“I know in some parts of the  world it has reached to a very epidemic level where now have young people are now  committing suicide because of stuffs that they read online they are being bullied, we were all being bullied in schools but now it has gotten to a level where young  people are being bullied online not by just 20 people in your class but by millions of people who don’t even know who you are and never seen you before.

“But they have something to say about how fat or ugly you are and so these young people can’t take it and they start suicide rate and make it higher among teenagers because of the things happening online.

“If you look at the society people, are suffering  with a lot of issues, people are  lonely, people are depressed, people are looking for outlets to express themselves and the one place they think they can go to is to get support is social media and unfortunately you are using this medium that many people have access to  who don’t know you and don’t know what you are passing through or have any stake in your life and they say so many things and make matters worse.

“So, my call is for us to take a step back and stop using that space with caution. It is very useful in terms of disseminating information, advocacy and so on but we should stop using it as a tool to destroy humanity, because that is where we are headed.”

Mrs. Fayemi, who was inducted into ANA by Ekiti chapter chairman, Tai Akogun,  also fielded questions bordering on her views as a feminist of African extraction and the African cultural practices, saying, “I make myself a feminist because It is important to locate myself in a struggle that a lot of women are engaged in.

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“Feminism is a complex phenomenon. As a women rights activist in the UK and across some countries of Africa, and having worked with other feminists for 10 years, the way l experienced feminism taught me that all the different schools of feminisms we talk about are not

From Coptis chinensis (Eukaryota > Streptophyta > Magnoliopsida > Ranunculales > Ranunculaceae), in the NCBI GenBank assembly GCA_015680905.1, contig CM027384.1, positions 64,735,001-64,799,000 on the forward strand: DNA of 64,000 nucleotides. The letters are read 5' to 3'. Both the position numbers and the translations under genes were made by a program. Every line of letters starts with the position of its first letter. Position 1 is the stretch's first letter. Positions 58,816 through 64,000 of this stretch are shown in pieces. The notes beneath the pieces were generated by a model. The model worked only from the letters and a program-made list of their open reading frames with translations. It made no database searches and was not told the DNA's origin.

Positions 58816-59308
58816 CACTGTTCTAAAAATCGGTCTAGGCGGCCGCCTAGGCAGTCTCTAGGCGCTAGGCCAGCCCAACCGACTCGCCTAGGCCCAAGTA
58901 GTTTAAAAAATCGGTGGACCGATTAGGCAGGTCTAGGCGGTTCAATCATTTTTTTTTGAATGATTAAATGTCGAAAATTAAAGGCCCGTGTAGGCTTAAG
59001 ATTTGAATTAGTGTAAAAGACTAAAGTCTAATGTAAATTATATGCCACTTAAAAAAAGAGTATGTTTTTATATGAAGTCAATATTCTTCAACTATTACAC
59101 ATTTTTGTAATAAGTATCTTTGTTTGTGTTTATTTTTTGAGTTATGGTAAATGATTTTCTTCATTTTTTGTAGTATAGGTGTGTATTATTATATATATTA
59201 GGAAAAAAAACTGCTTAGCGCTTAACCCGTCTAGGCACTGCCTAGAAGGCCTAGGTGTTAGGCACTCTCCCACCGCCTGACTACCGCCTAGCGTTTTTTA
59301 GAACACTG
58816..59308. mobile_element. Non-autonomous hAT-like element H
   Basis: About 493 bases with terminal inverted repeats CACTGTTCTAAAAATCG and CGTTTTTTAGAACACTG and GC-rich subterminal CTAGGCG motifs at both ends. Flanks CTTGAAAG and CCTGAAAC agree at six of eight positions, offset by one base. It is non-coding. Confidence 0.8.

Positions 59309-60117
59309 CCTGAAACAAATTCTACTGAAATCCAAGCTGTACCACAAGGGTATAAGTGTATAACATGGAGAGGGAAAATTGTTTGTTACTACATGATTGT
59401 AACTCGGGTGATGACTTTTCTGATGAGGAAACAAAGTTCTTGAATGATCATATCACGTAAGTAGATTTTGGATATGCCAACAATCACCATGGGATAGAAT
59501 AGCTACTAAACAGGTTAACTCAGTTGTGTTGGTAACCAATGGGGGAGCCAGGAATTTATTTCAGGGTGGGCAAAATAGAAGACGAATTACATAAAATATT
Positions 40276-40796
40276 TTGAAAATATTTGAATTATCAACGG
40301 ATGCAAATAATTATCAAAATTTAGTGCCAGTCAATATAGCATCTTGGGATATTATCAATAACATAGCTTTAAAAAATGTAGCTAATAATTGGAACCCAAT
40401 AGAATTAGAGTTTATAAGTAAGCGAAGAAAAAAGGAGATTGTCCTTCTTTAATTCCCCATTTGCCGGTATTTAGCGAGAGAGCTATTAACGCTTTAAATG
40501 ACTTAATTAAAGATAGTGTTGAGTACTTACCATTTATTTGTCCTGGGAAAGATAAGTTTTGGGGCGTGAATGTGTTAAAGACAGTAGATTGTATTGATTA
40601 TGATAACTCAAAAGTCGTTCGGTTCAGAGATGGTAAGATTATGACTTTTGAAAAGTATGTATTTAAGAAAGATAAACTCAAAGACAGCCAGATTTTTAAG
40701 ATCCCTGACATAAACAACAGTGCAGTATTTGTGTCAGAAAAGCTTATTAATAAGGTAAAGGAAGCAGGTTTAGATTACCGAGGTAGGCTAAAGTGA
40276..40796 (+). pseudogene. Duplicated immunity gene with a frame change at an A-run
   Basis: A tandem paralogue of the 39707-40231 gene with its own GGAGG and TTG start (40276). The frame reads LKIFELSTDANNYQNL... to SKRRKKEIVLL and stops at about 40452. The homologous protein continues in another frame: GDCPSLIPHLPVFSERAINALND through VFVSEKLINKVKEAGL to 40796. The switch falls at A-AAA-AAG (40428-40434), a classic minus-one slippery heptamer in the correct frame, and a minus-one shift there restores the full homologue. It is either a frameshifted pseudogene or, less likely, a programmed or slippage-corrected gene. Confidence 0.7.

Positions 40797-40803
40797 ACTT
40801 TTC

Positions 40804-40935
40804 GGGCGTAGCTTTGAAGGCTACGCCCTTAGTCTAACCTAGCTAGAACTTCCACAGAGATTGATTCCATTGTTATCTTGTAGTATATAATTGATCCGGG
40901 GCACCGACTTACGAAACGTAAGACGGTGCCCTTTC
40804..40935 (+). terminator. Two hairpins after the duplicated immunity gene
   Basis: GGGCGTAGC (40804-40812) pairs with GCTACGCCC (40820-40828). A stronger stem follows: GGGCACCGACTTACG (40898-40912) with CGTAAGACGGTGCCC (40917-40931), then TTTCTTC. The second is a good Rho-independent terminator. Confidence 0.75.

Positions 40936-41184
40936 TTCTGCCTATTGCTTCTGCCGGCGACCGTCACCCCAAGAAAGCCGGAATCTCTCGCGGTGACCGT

“I am okay with an African culture that encourages self esteem and human dignity but I am opposed with an African culture that insists that my rights as a woman have to be relegated.

“As an African feminists I cannot come up with a theory beyond the realities of my society.

“One of the greatest inhibitors we face in our society in enforcing the rights of our women that we are closely knitted together.

“Such that to enforce penalty becomes hard as you have a situation where people beg for leniency or pardon saying forgive him it is the devil and things like you have people begging for forgiveness for a rapist who raped a 13 year old.

“I don’t have to have the same agenda with a feminist in America because I do not live in such society.

“Many of the liberal feminist agendas that we advocate for in Africa have become obsolete in the western world.

“Such as female child education, preventing female genital mutilation, prosecuting rape culprits etc.

“I believe in upholding our cultural norms and  values that are positive and progressive. I will not be an advocate of harmful cultural practices that silence the women, limit peoples’ choices, promote widowhood practices, limiting the opportunities of girls.

“But I am in support of cultural practices that are uplifting, such as  respect for community elders and sharing in our community so we see each others as our brothers’ keepers etc.

“I also support our cultural values that shows our uniqueness, such as naming our day old babies in our unique cultural way, such as christening our babies in a Yoruba way of using honey, salt, Alligator pepper etc .”

Mrs. Fayemi also explained her support for sex education for teenagers and encouraging women in politics: ” We need to talk about sex education, the kind that endangers our children and are capable of destroying their future and we need to educate them about these things and have to play our role as parents.

“My support for women in politics comes with a condition that you do well. Women are held to higher standards than the men, there are things that men do and get away with it but women won’t. Women who do not do well in politics limit the chances of other women, ” she said.